The Goodsell Observatory is located on the campus of Carleton College in Northfield Minnesota. This is a very historic observatory, first built in about 1890. For a time it housed the largest telescope in Minnesota. There are 2 main working telescopes in the observatory; an 8" Clark refractor and a 16" Brashear refractor. These are housed in domes on the top floor of the building. Downstairs on the ground floor is a transit telescope that was once used to set time in Minnesota. All of these telescopes date back to the 1890's. Downstairs in the foyer is a magnificent meteorite collection donated by one person as payment for his daughter's tuition.
The historic Goodsell Observatory as viewed from the Physics building. The large dome at the front houses the 16" telescope, while the smaller one at the back houses the 8". To the side is the old transit room. It was fascinating wandering around this building and imagining all the people who once worked here.
The 16" Brashear refractor. At f/16, this telescope is a monster! Seeing it for the first time was almost intimidating! No matter how often I used the telescope, I was never fully comfortable doing a pier flip. Moving the telescope past the zenith and looking up at the top of this massive cannon, I was always worried something would happen.
The 16" telescope.
Accurate pointing is achieved using the huge setting circles.
The business end of the 16" telescope. One unfortunate thing about the 16" telescope is that the images were never quite as good as might be expected with such a large refractor. I was told while I was there that the telescope lens had been sent for cleaning several years before and that it had never worked as well since. Most likely the lens was not reassembled exactly the way it should have been after cleaning.
One of the best things about the 16" is the way that it have been kept as close to original condition as possible. Even still using the massive weight drive for tracking and the "ship's wheel" for RA movement! The drive system was extremely accurate and allowed me to image for several minutes without any trailing. The only downside was that after about 90 minutes you had to stop and crank the weight back up! :-(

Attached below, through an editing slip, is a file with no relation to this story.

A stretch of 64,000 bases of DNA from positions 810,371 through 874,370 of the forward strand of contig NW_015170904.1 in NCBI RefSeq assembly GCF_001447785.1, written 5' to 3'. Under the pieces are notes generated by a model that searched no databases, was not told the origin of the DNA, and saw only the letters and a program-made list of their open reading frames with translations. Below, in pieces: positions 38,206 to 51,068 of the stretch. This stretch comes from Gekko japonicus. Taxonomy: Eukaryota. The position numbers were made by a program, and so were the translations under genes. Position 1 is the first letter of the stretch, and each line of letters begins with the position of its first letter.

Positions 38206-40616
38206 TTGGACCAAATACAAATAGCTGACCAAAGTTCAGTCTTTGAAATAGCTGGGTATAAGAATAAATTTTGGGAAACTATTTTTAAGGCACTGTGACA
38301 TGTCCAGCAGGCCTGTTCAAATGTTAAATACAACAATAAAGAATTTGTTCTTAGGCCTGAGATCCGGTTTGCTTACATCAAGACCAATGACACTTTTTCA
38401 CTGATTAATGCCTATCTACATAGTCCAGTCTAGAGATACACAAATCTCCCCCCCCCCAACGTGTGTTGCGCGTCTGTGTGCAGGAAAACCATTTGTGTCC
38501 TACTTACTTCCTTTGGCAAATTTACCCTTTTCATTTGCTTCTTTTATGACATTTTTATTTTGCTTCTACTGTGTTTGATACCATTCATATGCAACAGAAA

The other disadvantage of the 16", was that at f/16 the field of view was very tiny, especially with the very small CCD chips that were available back in 2001. Still it was possible to get some nice images with the telescope. It would be interesting to see how well the system would work with the larger CCD chips that are available today.
The 8" Clark refractor. Mounted on the side is a 3" guidescope. This was a very nice instrument for visual observing. The mount had been upgraded with an electronic drive, however there was no provision for autoguiding. Also, the telescope is not perfectly aligned on the pole. This limits its usefulness for CCD imaging.
For student use, there are 6, 8" Meade telescopes that can be mounted outside on piers. Mac computers are wheeled out on carts for controlling the telescopes and also the CCD's that can be attached. Also visible in the photo are my 10" dobsonain and 5" refractor.
Although the observatory is today surounded by buildings and lights, light pollution is not as bad as it could be. It is possible to turn off the lights in the vacinity and most people are willing to keep the room blinds closed if they are in their offices when the observatory is being used. The biggest downside of the observatory is that it is in Minnesota! More than a little cold for this West Auzzie!!!! Observing at -35C and knee-deep in snow is interesting!